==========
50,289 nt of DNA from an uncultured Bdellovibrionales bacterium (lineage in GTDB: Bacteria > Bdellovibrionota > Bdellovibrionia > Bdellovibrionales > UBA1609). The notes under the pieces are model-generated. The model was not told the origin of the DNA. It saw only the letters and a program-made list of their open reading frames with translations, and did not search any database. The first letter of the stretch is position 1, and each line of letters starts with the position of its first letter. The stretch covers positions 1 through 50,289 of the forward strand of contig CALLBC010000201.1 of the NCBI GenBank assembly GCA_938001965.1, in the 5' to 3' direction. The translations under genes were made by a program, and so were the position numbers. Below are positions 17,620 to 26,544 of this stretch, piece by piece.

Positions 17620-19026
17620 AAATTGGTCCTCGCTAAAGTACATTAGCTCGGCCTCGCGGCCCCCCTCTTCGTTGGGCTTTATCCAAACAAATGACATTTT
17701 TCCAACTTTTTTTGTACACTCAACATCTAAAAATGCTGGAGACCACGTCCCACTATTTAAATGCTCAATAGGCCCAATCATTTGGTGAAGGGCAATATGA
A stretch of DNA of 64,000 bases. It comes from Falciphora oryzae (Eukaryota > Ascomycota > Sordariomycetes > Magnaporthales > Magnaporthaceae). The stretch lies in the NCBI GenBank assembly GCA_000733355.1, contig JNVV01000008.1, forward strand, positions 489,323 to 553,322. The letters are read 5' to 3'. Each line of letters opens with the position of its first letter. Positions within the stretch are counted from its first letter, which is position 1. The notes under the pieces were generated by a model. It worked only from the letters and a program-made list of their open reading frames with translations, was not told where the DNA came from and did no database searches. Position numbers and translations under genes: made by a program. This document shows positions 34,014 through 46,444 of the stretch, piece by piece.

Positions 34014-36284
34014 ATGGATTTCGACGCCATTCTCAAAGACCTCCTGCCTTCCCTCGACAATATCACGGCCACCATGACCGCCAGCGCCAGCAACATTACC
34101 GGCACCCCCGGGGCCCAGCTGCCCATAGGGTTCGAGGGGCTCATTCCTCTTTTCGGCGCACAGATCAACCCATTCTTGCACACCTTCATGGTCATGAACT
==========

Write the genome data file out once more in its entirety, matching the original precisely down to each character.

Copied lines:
50,289 nt of DNA from an uncultured Bdellovibrionales bacterium (lineage in GTDB: Bacteria > Bdellovibrionota > Bdellovibrionia > Bdellovibrionales > UBA1609). The notes under the pieces are model-generated. The model was not told the origin of the DNA. It saw only the letters and a program-made list of their open reading frames with translations, and did not search any database. The first letter of the stretch is position 1, and each line of letters starts with the position of its first letter. The stretch covers positions 1 through 50,289 of the forward strand of contig CALLBC010000201.1 of the NCBI GenBank assembly GCA_938001965.1, in the 5' to 3' direction. The translations under genes were made by a program, and so were the position numbers. Below are positions 17,620 to 26,544 of this stretch, piece by piece.

Positions 17620-19026
17620 AAATTGGTCCTCGCTAAAGTACATTAGCTCGGCCTCGCGGCCCCCCTCTTCGTTGGGCTTTATCCAAACAAATGACATTTT
17701 TCCAACTTTTTTTGTACACTCAACATCTAAAAATGCTGGAGACCACGTCCCACTATTTAAATGCTCAATAGGCCCAATCATTTGGTGAAGGGCAATATGA
A stretch of DNA of 64,000 bases. It comes from Falciphora oryzae (Eukaryota > Ascomycota > Sordariomycetes > Magnaporthales > Magnaporthaceae). The stretch lies in the NCBI GenBank assembly GCA_000733355.1, contig JNVV01000008.1, forward strand, positions 489,323 to 553,322. The letters are read 5' to 3'. Each line of letters opens with the position of its first letter. Positions within the stretch are counted from its first letter, which is position 1. The notes under the pieces were generated by a model. It worked only from the letters and a program-made list of their open reading frames with translations, was not told where the DNA came from and did no database searches. Position numbers and translations under genes: made by a program. This document shows positions 34,014 through 46,444 of the stretch, piece by piece.

Positions 34014-36284
34014 ATGGATTTCGACGCCATTCTCAAAGACCTCCTGCCTTCCCTCGACAATATCACGGCCACCATGACCGCCAGCGCCAGCAACATTACC
34101 GGCACCCCCGGGGCCCAGCTGCCCATAGGGTTCGAGGGGCTCATTCCTCTTTTCGGCGCACAGATCAACCCATTCTTGCACACCTTCATGGTCATGAACT